When I was nineteen, Mondays were the best day of the week. That was when, as music director of my college radio station, I would walk down to the mailroom of the student union, and receive a whole new basket of records sent to us by labels and promoters. I would spend the rest of the afternoon sorting through these, at my desk covered in band stickers in my otherwise whitewashed, windowless office. This is where I first heard Mister Loveless’s album, Grow Up.
I must have listened to hundreds of records during my tenure, must have spent countless afternoons loading and reloading the CD player in the corner behind my desk. Many of them, however, faded into each other, not unlike the empty afternoons themselves. Most of the music we received then was euphoric and dream-like, a lot of chillwave, lush production and meandering, hedonistic lyrics. But Grow Up was different. It was the first album I had heard in a while that felt like it was coming from the world as it felt, filled with confusion, longing, questioning, and occasionally beauty, and not some tropical, vapid dreamland. It was filled with tracks with titles like “Nineties Children” and “Vandalism Dreams” and “Old Friends”—finally, here was something for me.
Grow Up is a fantastic album, the first half filled with formidable punk jams, the second half is glazed with an eerie sheen. The songs are smart, the lyrics are tightly written—it’s a concept album that works. It’s not a hard album to like (as unfairly unknown as it is).
But I think to really get Grow Up—and I mean really feel it, let it seep into you, and become part of you—I think you might have to be alone in the radio station studio, late on a Friday night in the middle of autumn. You might have to be watching the oversized digital clock hanging over you tick away the hours, minutes, and seconds of your show, and consequently, your life. A little bit closer to the end of the semester. A little bit closer to graduation. A little bit closer to the rest of your life, which everyone tells you is all downhill from here. But here isn’t even that great. These golden years, precious and ephemeral, are falling in pieces at your feet everywhere you turn, and part of you thinks, let them. You almost wish, despite yourself, for this all to just go faster.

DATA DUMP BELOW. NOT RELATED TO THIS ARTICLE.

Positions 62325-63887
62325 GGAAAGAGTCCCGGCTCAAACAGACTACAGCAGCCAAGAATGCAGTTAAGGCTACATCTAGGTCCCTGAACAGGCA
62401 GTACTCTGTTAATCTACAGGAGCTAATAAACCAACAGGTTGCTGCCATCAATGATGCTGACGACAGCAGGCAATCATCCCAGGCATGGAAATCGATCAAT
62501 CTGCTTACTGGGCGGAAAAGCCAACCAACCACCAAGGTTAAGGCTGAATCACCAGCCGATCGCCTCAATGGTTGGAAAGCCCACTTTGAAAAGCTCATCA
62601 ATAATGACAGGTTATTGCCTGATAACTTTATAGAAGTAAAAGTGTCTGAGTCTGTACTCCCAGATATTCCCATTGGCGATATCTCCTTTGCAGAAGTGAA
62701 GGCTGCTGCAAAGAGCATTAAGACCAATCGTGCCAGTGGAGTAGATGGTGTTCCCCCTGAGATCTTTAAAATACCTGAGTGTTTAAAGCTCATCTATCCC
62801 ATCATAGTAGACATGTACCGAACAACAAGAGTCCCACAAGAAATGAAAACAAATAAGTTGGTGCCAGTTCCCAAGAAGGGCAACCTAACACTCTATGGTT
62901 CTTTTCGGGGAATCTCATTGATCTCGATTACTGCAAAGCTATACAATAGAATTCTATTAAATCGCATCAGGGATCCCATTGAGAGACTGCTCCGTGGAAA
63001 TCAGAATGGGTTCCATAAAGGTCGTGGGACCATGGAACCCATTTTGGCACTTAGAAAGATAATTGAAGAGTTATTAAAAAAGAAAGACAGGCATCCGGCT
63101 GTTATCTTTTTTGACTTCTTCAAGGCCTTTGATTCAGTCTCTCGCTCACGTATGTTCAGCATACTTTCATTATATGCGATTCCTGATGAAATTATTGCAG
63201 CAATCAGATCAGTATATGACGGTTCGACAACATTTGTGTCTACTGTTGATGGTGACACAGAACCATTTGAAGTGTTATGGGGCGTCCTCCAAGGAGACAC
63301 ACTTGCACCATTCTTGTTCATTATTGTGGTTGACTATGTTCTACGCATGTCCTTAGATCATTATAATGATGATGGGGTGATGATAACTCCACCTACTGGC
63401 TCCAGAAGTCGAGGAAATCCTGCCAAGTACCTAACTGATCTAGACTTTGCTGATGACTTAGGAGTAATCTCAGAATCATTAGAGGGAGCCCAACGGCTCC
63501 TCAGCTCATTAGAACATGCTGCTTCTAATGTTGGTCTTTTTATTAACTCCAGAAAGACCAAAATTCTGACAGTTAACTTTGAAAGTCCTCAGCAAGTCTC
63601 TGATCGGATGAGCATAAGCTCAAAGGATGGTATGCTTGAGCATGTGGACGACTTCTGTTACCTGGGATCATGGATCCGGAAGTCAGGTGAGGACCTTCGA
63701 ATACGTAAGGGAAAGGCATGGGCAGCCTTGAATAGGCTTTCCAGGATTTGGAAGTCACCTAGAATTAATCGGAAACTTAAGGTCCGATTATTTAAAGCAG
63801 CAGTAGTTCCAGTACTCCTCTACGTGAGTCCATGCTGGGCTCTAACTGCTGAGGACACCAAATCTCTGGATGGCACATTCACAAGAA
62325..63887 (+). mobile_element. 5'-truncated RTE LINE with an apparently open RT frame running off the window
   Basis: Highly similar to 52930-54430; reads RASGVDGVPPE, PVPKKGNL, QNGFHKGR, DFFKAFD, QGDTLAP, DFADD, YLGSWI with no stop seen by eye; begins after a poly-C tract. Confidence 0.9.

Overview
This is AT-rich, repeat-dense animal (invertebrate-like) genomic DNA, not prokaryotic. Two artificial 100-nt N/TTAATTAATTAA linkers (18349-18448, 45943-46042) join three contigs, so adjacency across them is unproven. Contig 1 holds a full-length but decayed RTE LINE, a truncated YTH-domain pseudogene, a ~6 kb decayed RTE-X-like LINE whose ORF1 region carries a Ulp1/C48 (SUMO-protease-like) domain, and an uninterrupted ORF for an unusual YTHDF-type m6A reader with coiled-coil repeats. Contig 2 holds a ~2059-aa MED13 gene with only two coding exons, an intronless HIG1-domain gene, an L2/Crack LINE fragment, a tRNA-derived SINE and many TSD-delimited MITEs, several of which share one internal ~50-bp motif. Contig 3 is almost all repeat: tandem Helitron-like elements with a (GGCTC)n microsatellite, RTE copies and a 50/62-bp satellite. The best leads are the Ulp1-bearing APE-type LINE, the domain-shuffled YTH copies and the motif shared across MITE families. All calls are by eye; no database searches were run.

All those promises I never kept
Diaries full of regrets
People I wish I could be
We do the strangest things when lonely
I think you might have to be headed home for the weekend, on a dark highway in the car with your father, late at night, so he can drive as fast as he wants. You have to walk around town to all your old haunts, run past the old house of your former best friend who you don’t speak to anymore, go to the town carnival and wonder if you’re too old for these things now, walk through the halls of your high school on Alumni Day and suddenly notice how small it all feels now, find the picnic table in the senior courtyard where you carved “Sleep tight ya morons!” because you were surely destined for greater things. You’ll see the person you were in all these places, and you’ll wonder how you would have looked at the person you are now, gawky, leering, nostalgia-drunk. You’ll have to lay in your childhood bedroom that hasn’t been redecorated since you were seven, and recharge all your old phones, read the texts that have been preserved from all your past lives, stare at the names in the contacts until the letters looks like nonsense.
To be alone with these thoughts
To feel bad for being young
These meaningless problems
Still weigh a ton
I think you might have to be walking back to your dorm in the impenetrable darkness of five o’clock December in the Northeast, when it feels like it must be midnight, but no, the end of the night is still so far away. You might have to walk through campus, see all of those lighted windows, filled with people you could know, but don’t, lives you could live, but aren’t. Your life is just this: your breath forming in front of you.
For our own good we could not remain
Strange and futureless
Told by the world we didn’t fit in
We told the world we never wanted to
I think you have to be in a creative writing workshop with your favorite professor, the only other source of solace here besides the radio station, reading Denis Johnson’s “Emergency” for the first time. You have to read the lines, “That world! These days it’s all been erased and they’ve rolled it up like a scroll and put it away somewhere. Yes, I can touch it with my fingers. But where is it?” You have to run the words over and over again in your mind, memorize them, internalize them. They remind you of your high school life, the inside jokes, the four-hour phone calls, the short-cuts and the secrets, all of which now rest in abandoned coffee shops, vacant houses, and piles of ashes in patches of woods where the silence is deafening. You have to wonder, will anything feel like that again?
But it will.
A story will unfold. Your life will happen. You’ll walk to surprise parties on early spring nights. You’ll drive too fast around campus with your friends, screaming and laughing as they blow through stop signs on the empty roads. You’ll find dog-eared Salinger books on your new friends’ windowsills and know you’ve found your people. You’ll go see a band play and realize that you know and love everyone in the crowd around you. You’ll crawl back into bed, long past midnight, from nights of running from place to place, finally seeing how wide the world has unfolded in front of you. You’ll have new things to “remember when?” You’ll miss these moments, but also, somehow, you’ll miss the loneliness, its vividness, its endless expanse, the cold on your face, the way it felt just like the eerie sheen on Grow Up. It was all a part of the story.
I can hear it from the outside
I can feel it on the in
I’ve been waiting a long time
To hear this sound again